Brett Amy Thelen wasn’t always on track for a career in environmental studies, but as science director at the Harris Center for Conservation Education, she now coordinates efforts all over the Monadnock Region to preserve nature’s wonders.
The Harrisville resident, 45, said she hadn’t planned to pursue the sciences. In fact, in 1999, she got her bachelor’s degree in literary and cultural studies from the College of William and Mary in Williamsburg, Va.
She said her change in course occurred at the turn of the millennium and happened on a bit of a whim. Thelen had completed her undergraduate studies nearly a year earlier and had been doing odd jobs and traveling.
“At the end of that I didn’t know exactly what I wanted to do next,” she said. “Maybe I could do something where I could give back to the community.”
When Y2K arrived, Thelen was at a music festival in the Everglades.
“The band played all night, and the sun came up,” she said. “It was a beautiful sunrise, and it was gorgeous, but the concert field was completely trashed with bottles and garbage. There was a moment of inspiration where I knew I wanted to work for the Earth. I didn’t know what that meant, but I hated how trashed it looked, and I wanted to do something.”
After that, Thelen, who grew up in New Jersey, spent about a year on Cape Cod doing ecological research and conservation work. Following her newfound passion, she pursued a master’s in environmental studies with a focus on conservation biology from Antioch University New England in Keene, graduating in 2007.
Remaining in the Monadnock Region, she began working with the Ashuelot Valley Environmental Observatory, where she became heavily involved with amphibian road crossings.
“It’s a really incredible natural phenomenon that happens during the first warm, rainy nights in spring,” she explained.
Across the state, Thelen said, thousands of salamanders, frogs and toads make their way to vernal pools to breed, some of them having to cross busy and potentially treacherous roads. Thelen coordinates efforts to organize volunteers for salamander crossing brigades to help these critters navigate safely.
In 2010, the Hancock-based Harris Center absorbed AVEO and the salamander crossing project, along with Thelen, who continues to lead the efforts. This spring will mark her 17th year helping the amphibians.
And while in past years the program had only a few dozen volunteers to help out, those numbers have soared to a few hundred, she said. The Harris Center currently coordinates amphibian crossing efforts in Keene, Nelson, Peterborough, Swanzey, Westmoreland and Winchester. A well-known site in Keene, Thelen noted, is at North Lincoln Street.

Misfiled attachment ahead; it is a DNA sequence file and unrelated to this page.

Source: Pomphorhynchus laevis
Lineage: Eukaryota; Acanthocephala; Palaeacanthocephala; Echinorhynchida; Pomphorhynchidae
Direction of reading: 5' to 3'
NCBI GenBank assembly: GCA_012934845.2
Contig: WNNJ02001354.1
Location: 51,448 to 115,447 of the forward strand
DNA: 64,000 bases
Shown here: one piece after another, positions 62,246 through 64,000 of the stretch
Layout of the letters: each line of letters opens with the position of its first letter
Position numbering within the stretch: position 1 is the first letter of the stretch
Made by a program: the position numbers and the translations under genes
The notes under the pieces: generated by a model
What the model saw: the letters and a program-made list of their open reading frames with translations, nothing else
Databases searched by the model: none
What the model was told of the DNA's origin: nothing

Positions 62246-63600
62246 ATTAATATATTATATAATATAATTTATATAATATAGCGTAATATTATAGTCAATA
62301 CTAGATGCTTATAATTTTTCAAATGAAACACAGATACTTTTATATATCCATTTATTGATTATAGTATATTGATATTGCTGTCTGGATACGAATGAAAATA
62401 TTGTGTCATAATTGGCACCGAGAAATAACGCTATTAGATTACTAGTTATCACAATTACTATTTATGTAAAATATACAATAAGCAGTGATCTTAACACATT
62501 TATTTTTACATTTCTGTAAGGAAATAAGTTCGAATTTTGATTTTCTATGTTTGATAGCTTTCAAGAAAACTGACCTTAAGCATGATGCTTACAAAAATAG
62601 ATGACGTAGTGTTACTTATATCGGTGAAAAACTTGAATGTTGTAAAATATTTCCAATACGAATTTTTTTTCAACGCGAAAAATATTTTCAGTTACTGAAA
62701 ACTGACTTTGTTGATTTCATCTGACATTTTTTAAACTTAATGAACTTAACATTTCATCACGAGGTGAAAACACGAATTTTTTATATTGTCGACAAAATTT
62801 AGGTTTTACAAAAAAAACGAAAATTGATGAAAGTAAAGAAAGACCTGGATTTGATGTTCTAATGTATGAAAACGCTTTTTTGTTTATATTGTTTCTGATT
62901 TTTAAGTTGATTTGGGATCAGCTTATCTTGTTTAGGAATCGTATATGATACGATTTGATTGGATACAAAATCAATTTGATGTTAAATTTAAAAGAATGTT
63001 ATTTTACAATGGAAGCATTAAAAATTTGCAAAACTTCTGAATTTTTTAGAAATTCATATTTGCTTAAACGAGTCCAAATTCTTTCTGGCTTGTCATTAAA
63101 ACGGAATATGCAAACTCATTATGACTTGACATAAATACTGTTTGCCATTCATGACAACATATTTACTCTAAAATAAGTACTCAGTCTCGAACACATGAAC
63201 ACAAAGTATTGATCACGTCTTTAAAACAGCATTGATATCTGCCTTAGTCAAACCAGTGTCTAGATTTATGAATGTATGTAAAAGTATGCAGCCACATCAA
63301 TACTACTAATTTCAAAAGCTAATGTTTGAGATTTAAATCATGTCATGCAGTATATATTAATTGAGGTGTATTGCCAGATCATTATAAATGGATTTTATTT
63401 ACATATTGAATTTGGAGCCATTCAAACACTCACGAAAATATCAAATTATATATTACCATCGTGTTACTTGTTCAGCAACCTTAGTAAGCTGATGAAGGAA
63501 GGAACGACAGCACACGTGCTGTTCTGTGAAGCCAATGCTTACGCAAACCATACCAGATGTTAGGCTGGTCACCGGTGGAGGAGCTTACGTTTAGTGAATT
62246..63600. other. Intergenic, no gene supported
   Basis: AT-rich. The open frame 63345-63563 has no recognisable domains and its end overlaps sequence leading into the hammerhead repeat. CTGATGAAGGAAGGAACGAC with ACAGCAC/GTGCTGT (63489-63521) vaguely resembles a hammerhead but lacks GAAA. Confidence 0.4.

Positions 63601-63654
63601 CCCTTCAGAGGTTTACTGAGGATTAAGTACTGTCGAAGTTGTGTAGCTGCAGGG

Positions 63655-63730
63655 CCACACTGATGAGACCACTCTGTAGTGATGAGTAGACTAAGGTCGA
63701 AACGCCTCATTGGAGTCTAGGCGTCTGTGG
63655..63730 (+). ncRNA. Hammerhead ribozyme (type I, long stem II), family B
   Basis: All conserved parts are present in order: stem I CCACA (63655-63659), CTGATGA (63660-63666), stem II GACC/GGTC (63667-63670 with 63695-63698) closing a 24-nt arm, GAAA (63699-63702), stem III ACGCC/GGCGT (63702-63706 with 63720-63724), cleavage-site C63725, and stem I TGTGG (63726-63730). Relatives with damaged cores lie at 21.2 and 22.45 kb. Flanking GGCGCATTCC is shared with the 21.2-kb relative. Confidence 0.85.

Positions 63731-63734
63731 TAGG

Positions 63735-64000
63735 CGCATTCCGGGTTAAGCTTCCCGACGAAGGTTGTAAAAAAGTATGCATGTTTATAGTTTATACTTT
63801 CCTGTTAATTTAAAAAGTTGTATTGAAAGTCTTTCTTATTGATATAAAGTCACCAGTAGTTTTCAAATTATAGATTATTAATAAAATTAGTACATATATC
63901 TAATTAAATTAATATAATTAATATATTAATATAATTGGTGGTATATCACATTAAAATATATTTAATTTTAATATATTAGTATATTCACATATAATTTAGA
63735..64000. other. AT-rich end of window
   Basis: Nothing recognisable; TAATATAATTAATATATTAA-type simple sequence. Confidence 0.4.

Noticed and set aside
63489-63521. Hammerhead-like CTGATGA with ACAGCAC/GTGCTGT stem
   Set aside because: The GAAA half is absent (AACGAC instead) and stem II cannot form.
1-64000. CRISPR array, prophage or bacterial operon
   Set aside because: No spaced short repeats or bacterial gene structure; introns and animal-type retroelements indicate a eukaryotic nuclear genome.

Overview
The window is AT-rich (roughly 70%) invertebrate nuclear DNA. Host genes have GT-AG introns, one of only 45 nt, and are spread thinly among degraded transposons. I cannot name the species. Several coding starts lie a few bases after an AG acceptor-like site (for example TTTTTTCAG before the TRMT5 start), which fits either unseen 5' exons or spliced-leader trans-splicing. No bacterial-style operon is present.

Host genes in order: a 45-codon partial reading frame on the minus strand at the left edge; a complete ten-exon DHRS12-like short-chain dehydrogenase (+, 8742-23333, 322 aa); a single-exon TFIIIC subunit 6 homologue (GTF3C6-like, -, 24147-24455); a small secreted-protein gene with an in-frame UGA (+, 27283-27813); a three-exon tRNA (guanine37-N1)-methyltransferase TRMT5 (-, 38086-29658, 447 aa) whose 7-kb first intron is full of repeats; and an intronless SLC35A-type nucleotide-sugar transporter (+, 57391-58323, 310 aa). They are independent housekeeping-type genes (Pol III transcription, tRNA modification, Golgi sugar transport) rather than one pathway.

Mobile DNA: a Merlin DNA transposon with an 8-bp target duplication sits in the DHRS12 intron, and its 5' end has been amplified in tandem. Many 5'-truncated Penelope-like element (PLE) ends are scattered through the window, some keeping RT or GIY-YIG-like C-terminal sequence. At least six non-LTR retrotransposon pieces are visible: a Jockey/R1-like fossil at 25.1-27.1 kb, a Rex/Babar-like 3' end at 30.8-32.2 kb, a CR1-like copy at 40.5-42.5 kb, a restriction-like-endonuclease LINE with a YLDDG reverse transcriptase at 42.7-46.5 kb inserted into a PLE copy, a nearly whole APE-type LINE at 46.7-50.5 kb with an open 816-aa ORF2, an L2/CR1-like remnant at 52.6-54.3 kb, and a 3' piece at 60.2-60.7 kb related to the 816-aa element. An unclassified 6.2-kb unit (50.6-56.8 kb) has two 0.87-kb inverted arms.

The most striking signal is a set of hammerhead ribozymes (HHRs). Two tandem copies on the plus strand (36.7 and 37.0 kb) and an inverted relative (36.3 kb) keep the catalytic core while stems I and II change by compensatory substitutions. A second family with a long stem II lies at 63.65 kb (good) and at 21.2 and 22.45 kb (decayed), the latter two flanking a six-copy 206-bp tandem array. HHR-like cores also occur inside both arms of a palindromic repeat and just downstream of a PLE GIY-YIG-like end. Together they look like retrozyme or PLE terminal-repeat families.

“It’s a really magical, powerful experience,” Thelen said. “When the conditions are right, you have huge numbers of frogs and salamanders all moving at once. The North Lincoln Street site can have 1,000 frogs and salamanders moving across [the road] in about four hours.”
In addition to ferrying the amphibians across the roads, volunteers keep count of how many creatures they see, and record other information such as the weather. Thelen said this helps inform the Harris Center of the hotspots with the highest amphibian traffic.
“These critters have site fidelity, meaning they’re very attached to these sites,” she said. “If you find them there one year, there’s a very good chance they’ll be there again.”
Thelen said the volunteers’ efforts not only help the amphibians get to the vernal pools — seasonal, shallow wetlands that provide habitat for some plants and animals — but they’re vital to a healthy ecosystem.
“Amphibians are right in the middle of a food web,” she explained. “They’re also sensitive to habitat loss, pollutants and climate change. They’re central to the ecosystem, and if we lose amphibians, other species will follow.”
Not to mention, she said, salamander crossing is an all-around exciting experience.
“People think a lot about bird migrations that are long distance and spectacular,” she said. “But this is small scale and it’s an amazing opportunity that you otherwise wouldn’t see. Spotted salamanders spend about 95 percent of their life underground. So it’s really special to see them.”
Thelen is an integral part of the Harris Center’s environmental education initiatives, which include the salamander crossing, but also school-based learning programs and other community projects throughout the year.
The Harris Center is a nonprofit land trust, which Thelen said protects more than 25,000 acres of land, across a focus area that the organization refers to as a “Super Sanctuary.”
During the summers, Thelen said the center coordinates with N.H. Fish and Game to conduct butterfly surveys to count and log the different species in the area. In the fall, she said she’ll participate in an owl-banding program to track the flight path and speed of saw-whet owls.
Originally from Hightstown, N.J., Thelen lives with her husband, Russ Cobb, and their cats Arthur and Olive. Cobb works in Keene State College’s marketing and communications department and manages the college’s website. The two met in 2007 while Thelen was at AVEO.
“We needed to make a website for the organization and he taught me how to do it,” she said.
Thelen said her free time, much like her work, revolves around her love of nature. She enjoys hiking, traveling, canoeing with Cobb and listening to live music.
“For a lot of us at the Harris Center, what we’re doing for a living is intertwined with every facet of our lives,” she said.
“The work we do at the Harris Center is to help people look beyond the surface beauty of nature and get to know the complexities of our ecosystems and wildlife and how they function and interact with people.”
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